Admittedly, this adaptation is not perfect. The last half hour is noticeably weaker than the rest of the film. The vibrant, eye-catching cinematography suddenly becomes monochromatic and dull, so underlit that there’s barely enough light to decipher the events unfolding on the screen. Oddly enough, the film saves its least engaging action sequence for last, though there are redeeming moments in the midst of the chaos. For a film that spends nearly two hours defying expectations, it’s disappointing that the finale could have almost been copied and pasted from any other superhero movie.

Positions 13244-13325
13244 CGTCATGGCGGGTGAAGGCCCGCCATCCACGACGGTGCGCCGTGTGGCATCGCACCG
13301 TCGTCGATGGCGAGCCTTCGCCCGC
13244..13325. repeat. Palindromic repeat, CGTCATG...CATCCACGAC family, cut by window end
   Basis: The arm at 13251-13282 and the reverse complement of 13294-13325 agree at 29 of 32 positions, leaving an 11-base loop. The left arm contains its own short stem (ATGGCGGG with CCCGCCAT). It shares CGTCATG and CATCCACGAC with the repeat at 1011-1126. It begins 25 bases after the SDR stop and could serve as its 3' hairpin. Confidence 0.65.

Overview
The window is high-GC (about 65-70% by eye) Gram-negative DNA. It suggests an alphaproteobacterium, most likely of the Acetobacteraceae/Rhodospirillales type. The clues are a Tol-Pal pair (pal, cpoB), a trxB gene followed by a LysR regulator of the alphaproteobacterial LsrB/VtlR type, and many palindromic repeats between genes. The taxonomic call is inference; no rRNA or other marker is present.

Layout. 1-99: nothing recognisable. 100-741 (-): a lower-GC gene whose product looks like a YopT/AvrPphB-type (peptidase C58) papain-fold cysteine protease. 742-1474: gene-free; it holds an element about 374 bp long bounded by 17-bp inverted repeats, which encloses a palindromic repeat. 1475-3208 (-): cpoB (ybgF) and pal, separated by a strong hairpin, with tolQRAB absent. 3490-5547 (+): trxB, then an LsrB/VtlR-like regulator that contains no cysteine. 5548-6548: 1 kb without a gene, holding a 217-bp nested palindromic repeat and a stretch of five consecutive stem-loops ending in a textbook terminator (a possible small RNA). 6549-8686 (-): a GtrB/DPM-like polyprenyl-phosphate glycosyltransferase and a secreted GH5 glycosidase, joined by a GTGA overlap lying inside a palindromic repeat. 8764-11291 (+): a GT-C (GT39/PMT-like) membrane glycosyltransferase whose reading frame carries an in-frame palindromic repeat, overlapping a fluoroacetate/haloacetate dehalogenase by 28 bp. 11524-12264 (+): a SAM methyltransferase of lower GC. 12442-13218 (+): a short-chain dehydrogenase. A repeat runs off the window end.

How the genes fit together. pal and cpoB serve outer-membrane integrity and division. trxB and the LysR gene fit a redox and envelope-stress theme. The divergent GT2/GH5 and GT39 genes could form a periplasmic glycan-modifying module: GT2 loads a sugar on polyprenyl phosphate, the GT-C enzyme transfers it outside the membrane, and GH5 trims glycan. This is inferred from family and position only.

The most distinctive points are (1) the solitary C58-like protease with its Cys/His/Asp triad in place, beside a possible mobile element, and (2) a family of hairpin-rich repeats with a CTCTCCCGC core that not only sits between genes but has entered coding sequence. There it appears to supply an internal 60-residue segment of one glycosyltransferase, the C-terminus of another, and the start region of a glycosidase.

However, the strong, likable characters bolster the film even when it slips into genre cliches and plot contrivances. Superhero films have increasingly focused on angst-ridden heroes, but Wonder Woman is something different entirely. If anything, she’s a little too sure of herself at the start of her journey, though her heart is clearly in the right place. Steve Trevor has been a crucial part of the Wonder Woman mythos from the beginning, and the film does him justice. He introduces a bit of realism into Diana’s optimistic worldview, but she also succeeds in bringing some hope to his world-weary pragmatism. The ideological and cultural differences between the two make for an interesting relationship, far better written than the standard romantic subplot most blockbusters rely on.